Key Takeaways 🔑
- If done thoughtfully and ethically, international volunteering can have measurable impacts on local communities.
- Responsible providers will make sure volunteers are vetted and that financial matters are properly handled.
- Projects related to construction and development, teaching, and vocational training for women have noted long-term positive effects on the community.
One of the ways you can engage in meaningful travel is through international volunteering. People volunteer for various reasons, but regardless of why you choose to join an overseas service project, there should be one important question at the forefront of your mind: do communities benefit from the contributions of international volunteers?
There are so many positive things that a committed, serious volunteer can contribute to a host community
Why is international volunteering important?
Volunteering abroad can play an important role in the support and development of local communities if done thoughtfully and ethically. Many international communities face unique challenges you might not normally encounter in your home country. They may lack access to resources, funding, and able hands to carry out tasks. Whether you are a skilled and qualified professional within your field or simply someone with a big heart, there are a range of activities volunteers can carry out that are both helpful and within the proper scope.
Benefits of volunteering abroad
Volunteering abroad has the potential to benefit many of the people involved – not just the community, but you as well.
Benefits to the community
The focus of international volunteering is of course the community where you will serve. Successful and well-planned projects will provide tangible benefits to the target population.
Volunteers can benefit communities by providing:
- Specialized skills: reputable volunteer organizations will match volunteers and their unique and specialized skills to communities where they’re needed. Whether those skills are in health and medicine, construction, or teaching, qualified volunteers can work alongside local professionals as an extra pair of hands.
- Financial support: many volunteer abroad programs require the payment of a fee to participate. While the donation of your time may seem like a large enough investment, the program fees go toward the support of the project. Non-profits rely on funding for outside entities and as a volunteer, your program fees will be treated partially like a donation.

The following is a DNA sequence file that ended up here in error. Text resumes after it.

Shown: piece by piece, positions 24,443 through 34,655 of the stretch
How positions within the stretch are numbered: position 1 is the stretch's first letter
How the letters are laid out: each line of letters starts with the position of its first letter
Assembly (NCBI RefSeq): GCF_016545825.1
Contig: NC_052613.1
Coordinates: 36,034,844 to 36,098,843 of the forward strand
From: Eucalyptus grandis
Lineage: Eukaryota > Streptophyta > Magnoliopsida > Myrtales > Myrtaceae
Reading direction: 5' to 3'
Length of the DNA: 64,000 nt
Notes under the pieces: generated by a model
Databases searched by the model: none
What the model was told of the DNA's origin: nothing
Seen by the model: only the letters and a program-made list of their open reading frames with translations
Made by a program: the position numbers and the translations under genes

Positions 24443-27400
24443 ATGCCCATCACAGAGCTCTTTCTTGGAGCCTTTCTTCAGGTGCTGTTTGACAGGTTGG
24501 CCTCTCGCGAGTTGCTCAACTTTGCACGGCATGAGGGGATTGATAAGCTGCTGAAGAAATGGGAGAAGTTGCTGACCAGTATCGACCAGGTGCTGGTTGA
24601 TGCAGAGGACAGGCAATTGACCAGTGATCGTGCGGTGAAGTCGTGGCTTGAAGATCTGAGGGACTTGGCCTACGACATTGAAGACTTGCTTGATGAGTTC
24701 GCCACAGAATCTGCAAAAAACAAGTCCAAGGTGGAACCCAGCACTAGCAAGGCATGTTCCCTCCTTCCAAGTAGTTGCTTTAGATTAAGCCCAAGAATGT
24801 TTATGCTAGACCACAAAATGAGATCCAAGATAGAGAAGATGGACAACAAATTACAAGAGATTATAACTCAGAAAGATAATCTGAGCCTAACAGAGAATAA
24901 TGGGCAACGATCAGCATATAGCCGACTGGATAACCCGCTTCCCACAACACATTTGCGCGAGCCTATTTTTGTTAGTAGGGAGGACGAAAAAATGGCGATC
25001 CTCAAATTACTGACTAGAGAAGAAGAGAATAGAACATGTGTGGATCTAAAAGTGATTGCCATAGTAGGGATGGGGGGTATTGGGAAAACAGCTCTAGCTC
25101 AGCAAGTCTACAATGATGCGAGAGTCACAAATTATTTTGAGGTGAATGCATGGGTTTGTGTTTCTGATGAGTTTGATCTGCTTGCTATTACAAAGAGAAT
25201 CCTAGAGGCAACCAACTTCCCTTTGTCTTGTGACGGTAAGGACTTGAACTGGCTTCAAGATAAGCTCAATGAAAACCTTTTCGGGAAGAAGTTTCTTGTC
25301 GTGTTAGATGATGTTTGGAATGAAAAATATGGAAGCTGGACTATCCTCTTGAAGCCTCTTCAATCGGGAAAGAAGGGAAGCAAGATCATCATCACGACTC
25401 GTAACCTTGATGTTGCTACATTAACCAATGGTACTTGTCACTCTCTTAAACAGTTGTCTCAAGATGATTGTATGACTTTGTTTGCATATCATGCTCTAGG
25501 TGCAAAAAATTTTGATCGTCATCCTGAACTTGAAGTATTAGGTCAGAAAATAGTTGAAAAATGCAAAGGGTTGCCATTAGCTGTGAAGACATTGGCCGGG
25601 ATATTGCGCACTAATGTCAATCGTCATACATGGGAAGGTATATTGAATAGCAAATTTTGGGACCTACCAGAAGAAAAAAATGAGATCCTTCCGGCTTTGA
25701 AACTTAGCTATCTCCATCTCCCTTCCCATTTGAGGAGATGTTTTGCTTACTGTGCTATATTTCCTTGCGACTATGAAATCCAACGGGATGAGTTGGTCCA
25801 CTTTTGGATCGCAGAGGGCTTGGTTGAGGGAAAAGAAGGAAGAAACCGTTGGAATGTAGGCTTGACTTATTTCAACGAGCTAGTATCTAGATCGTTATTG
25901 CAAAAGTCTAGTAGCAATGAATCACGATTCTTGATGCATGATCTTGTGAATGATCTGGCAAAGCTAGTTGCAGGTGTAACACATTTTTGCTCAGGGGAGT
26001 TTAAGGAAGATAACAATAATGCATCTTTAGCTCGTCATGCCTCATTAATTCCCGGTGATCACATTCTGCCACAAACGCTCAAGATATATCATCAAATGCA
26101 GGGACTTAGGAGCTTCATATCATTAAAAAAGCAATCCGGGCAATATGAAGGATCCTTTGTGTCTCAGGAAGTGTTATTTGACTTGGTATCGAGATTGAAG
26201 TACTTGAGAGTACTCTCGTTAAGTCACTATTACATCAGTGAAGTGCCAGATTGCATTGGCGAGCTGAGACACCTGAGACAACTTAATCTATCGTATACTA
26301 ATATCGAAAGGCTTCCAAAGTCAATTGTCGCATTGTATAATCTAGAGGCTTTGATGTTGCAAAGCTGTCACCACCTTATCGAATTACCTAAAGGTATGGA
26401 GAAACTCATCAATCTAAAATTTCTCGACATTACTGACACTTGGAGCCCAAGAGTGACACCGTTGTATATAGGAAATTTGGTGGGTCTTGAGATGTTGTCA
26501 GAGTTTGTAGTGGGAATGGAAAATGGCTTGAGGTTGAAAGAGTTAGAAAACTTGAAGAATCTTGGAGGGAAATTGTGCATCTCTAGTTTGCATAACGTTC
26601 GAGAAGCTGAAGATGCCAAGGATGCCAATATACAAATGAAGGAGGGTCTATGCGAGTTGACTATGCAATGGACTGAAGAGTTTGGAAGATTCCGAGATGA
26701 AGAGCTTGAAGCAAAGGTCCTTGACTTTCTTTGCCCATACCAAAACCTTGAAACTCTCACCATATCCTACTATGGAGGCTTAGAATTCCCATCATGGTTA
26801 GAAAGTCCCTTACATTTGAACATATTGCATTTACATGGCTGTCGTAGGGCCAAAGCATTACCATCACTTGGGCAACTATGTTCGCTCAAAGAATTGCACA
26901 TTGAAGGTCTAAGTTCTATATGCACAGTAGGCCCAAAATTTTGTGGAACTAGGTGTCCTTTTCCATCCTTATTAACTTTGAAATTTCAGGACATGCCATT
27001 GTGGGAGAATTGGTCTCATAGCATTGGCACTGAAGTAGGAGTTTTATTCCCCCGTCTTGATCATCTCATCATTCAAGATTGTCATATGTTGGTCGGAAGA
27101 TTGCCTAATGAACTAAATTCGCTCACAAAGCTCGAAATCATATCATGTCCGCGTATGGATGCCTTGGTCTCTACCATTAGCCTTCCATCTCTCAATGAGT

- Extra help: even if you aren’t a licensed teacher or medical professional, there are still many ways you can contribute that frees up other local professionals to better manage their time. If nurses in a village clinic are doing both clinical and administrative work, you can help ease their burden by managing paperwork, registering patients, and tidying up exam areas. This frees up their ability to focus more on the care and treatment of patients.
Benefits to the volunteer
Although it’s ideal to approach volunteering from a place of altruism, it’s OK to feel good about helping others. Here are some of the ways you could benefit from volunteering abroad:
- Cultural awareness and sensitivity: the best way to fight ignorance and prejudice is by getting to know the members of marginalized communities. By walking in someone else’s shoes, you will begin to understand how economic and social privilege divide society.
- Career direction: volunteering with a community health initiative might help you to realize you want to get into medicine. Working with local women and children could ignite a passion to pursue a career in social work or human rights. Getting firsthand experience in a field can be a great way to guide you to a meaningful and fulfilling career path.
- Friendship and lifelong connections: volunteering abroad is a great way to make important connections with not just the people in the communities where you’re serving but with your fellow volunteers as well. You will meet many like-minded, idealistic individuals who, like you, want to try to make the world a better place.
Popular projects that make a difference
Many types of volunteer projects have the potential to make a real difference but here are some of the most responsible and impactful.
In many countries around the world, women lack basic vocational and educational opportunities. Programs that teach women marketable skills for employment are invaluable to supporting their success and independence.
Another aspect of women's empowerment involves education and access to reproductive, maternal, and general health. This includes helping victims of abuse or trafficking to seek refuge and services.
Teaching and childcare
Childcare differs from working with orphaned children in that the children involved have parents who need to work outside of the home to support their families. Providing a safe space for children to hang out while their parents are at work allows their moms and dads to earn money.
Environmental and wildlife conservation
By protecting native flora and fauna, volunteers help to maintain biodiversity and fight climate change. Something as simple as guarding turtle nests at night makes a difference to shield the turtle population from predators and poachers.
Construction and community development
Building safe housing, schools, and sanitation go a long way to improving the standard of living in a community. Construction sites can use all kinds of volunteers, from those who only know how to swing a hammer to skilled carpenters.
Long-term effects of volunteering on communities